You all might be thinking that Love Jihad Law would be related to something that involves law to protect the struggle or efforts of Muslim lovers to build a good Muslim community as Jihad means a believer’s internal struggle to live out the Muslim faith and to build a good Muslim society. But you all are wrong in this aspect as Love Jihad Law or legally referred to as Prohibition of Unlawful Religious Conversion Ordinance, 2020 means a law against forceful inter-faith conversions or in other words a law ostensibly aimed at curbing forcible or fraudulent conversions, including those for the sake of tying the knot.
IS LOVE JIHAD LAW SAME AS LOVE JIHAD?
Till now, you all might be assuming that Love Jihad law and Love Jihad are the same in every aspect. But it is not like that despite the fact that some media, reported that the law was related to “love jihad”, even calling the ordinance the ‘love jihad law’ and ‘love jihad ordinance’ however, the law itself contains no mention of love jihad. Love Jihad or Romeo Jihad is an Islamophobic conspiracy theory alleging that Muslim men target women belonging to non-Muslim communities for conversion to Islam by feigning love and on the other hand, Love Jihad Law prohibits forceful inter-faith conversions or unlawful religious conversions. In the past few months, cases of alleged ‘Love Jihad’ have been reported from different parts of the state, especially eastern and central UP. As of 25 November 2020, four BJP-ruled states: Uttar Pradesh, Madhya Pradesh, Haryana, and Karnataka, were mulling laws designed to prevent “forcible conversions” through marriage, commonly referred to as “Love Jihad” laws. The first case under this legislation, which intends to crack down on ‘Love Jihad’ but doesn’t mention the controversial term, has been registered in Bareilly district on a man’s complaint that youth from his village lured his daughter and was now forcing her to convert.
DOES IT HAMPER THE DIGNITY OF WOMEN?
The need for the law was to control the cases of ‘Love Jihad’, a term used to discredit marriages between Muslim men and Hindu women as concerned efforts to cause conversions using the pretext of love along with that the law leads to an unreasonable intrusion into the domain of personal autonomy and communal stereotypes. There are many troublesome aspects in this ordinance that treat every religious conversion as unlawful unless certified by the state, which implies that the government can interfere in the most personal decision that a woman makes: choosing a man she wishes to marry. The focus of the law is on a deeply problematic provision of the ordinance, which seeks to criminalize religious conversions done for the sake of marriage. The law gives state policing powers over a citizen’s choice of life-partner which is against the fundamental rights to individual autonomy, privacy, human dignity, and personal liberty guaranteed under article 21 of the constitution. The law undermines the agency of women by viewing them as ‘properties’ needing protection from men of another community. The very concept of forcing an individual to explain and justify a decision, which is closely personal to her, before an officer of the state is contrary to constitutionalism and leads to an unreasonable intrusion into the domain of personal autonomy. So, when women choose to marry outside their caste or religion, it is not ‘love jihad’ but a choice. Not only should Indian women have the right to choose their own husbands but also they should have the right to decide if they want to change their faith. The idea that there is a widespread Muslim conspiracy to prey on innocent Hindu girls and convert them to Islam is ludicrous. So is ‘Love Jihad’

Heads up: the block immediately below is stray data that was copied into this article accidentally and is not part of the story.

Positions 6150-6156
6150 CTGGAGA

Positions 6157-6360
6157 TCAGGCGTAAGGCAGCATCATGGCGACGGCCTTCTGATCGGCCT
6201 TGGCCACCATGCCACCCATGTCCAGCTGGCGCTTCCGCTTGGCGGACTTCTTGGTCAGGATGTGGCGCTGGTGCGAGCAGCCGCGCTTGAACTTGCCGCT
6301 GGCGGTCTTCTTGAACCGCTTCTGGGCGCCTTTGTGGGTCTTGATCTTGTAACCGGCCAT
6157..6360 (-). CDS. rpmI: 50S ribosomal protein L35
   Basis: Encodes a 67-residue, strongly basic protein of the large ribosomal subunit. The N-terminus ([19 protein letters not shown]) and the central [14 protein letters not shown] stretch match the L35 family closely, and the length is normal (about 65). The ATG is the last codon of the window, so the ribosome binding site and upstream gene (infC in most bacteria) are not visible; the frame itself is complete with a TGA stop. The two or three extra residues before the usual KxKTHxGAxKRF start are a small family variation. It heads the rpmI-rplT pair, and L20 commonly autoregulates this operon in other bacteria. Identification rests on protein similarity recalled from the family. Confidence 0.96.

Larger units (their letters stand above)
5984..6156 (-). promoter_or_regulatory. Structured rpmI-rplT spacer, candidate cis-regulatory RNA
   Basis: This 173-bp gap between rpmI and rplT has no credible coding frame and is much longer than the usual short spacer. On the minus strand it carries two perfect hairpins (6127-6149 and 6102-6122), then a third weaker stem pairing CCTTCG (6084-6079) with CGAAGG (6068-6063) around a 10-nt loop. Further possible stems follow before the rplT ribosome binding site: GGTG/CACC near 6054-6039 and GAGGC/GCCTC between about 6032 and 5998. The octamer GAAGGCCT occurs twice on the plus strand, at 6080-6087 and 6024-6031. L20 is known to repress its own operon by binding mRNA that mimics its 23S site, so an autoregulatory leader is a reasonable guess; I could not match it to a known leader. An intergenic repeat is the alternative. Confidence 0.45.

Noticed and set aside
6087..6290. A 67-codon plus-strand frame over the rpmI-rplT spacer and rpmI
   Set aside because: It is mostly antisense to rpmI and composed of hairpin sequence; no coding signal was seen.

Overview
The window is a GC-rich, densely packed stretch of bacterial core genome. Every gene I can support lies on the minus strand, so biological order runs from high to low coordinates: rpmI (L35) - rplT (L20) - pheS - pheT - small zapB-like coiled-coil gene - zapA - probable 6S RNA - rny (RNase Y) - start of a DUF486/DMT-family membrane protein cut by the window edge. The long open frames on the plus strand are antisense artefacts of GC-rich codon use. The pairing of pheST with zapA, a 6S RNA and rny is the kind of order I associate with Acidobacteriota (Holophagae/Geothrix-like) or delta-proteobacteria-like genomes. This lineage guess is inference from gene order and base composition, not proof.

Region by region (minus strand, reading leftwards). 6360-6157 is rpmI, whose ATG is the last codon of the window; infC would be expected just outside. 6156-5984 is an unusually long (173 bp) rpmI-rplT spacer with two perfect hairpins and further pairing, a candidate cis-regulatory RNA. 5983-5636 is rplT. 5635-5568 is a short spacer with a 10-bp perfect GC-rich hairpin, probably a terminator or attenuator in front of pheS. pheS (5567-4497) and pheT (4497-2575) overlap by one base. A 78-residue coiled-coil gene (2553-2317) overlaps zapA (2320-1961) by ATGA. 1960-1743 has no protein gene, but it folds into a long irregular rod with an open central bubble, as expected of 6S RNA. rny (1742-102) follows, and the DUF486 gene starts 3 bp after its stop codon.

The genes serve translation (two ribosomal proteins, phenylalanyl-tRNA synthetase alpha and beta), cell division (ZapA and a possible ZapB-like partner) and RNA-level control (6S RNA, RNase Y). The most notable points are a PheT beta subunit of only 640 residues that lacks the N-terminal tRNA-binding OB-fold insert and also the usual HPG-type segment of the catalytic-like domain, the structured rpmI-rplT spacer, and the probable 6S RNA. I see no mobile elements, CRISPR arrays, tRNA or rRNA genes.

Marriage is primarily a social and legal institution rather than a religious one. Unleashing the law on an inter-faith couple that duly completes the formalities for the registration of marriage reeks prejudice and vendetta. The fact that the governments of some other BJP- ruled states are preparing to jump on to the anti-conversion bandwagon has fuelled speculation that the common objective is to demonize a minority and criminalize conversion even by choice. Such draconian provisions are eventually an assault on our constitution, which equally entitles all citizens to freely practice any religion. And love is meant to be celebrated, not sacrificed at the altar of religion. The UP Law, which strikes at the root of personal liberty and individual choice, runs the risk of being misused to the detriment of a legally recognized union between consenting adults. The law appears to be facially neutral as it does not specify any particular religious community. But a provision of law cannot be viewed as operating in isolation from its social, political, and cultural context. The law is furthering unfounded conspiracy theories which ‘other’ the Muslim community.
Author: Vibhor Jain